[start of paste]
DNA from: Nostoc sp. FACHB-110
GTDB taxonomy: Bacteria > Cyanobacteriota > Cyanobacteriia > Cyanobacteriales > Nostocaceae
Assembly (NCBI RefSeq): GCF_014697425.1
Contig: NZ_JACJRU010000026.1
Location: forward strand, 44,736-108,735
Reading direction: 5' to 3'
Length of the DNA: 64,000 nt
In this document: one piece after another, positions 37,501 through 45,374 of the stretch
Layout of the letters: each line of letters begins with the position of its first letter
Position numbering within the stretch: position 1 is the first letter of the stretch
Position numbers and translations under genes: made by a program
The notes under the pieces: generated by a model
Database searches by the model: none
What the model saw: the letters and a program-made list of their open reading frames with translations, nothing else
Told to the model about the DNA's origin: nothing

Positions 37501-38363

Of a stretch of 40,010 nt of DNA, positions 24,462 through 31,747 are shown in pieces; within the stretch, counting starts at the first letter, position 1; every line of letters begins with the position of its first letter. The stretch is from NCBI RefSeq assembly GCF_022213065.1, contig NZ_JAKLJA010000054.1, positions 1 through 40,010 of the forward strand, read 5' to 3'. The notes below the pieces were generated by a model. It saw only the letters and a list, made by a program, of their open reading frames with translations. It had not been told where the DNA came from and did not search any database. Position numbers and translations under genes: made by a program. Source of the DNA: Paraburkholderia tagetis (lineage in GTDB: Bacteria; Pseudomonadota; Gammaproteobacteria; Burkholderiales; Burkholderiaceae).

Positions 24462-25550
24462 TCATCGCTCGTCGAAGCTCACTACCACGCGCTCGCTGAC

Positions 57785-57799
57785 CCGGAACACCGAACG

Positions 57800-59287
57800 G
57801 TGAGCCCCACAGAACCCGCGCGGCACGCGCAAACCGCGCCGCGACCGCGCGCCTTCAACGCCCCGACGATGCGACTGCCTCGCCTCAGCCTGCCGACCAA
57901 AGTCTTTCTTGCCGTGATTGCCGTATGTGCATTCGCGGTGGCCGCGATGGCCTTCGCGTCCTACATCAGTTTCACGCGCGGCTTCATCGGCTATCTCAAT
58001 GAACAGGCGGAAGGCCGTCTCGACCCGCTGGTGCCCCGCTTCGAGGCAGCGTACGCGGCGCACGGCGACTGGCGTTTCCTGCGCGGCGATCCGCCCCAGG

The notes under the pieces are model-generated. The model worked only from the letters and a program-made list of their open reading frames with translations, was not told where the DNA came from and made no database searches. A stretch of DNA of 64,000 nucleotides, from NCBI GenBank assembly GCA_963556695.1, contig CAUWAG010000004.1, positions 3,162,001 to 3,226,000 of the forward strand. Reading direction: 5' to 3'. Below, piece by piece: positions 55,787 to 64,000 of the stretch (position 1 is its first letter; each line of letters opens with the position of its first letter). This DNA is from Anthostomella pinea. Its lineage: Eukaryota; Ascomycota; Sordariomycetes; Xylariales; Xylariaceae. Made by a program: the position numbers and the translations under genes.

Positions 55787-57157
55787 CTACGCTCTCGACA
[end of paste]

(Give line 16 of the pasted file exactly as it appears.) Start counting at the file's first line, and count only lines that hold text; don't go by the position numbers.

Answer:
Positions 37501-38363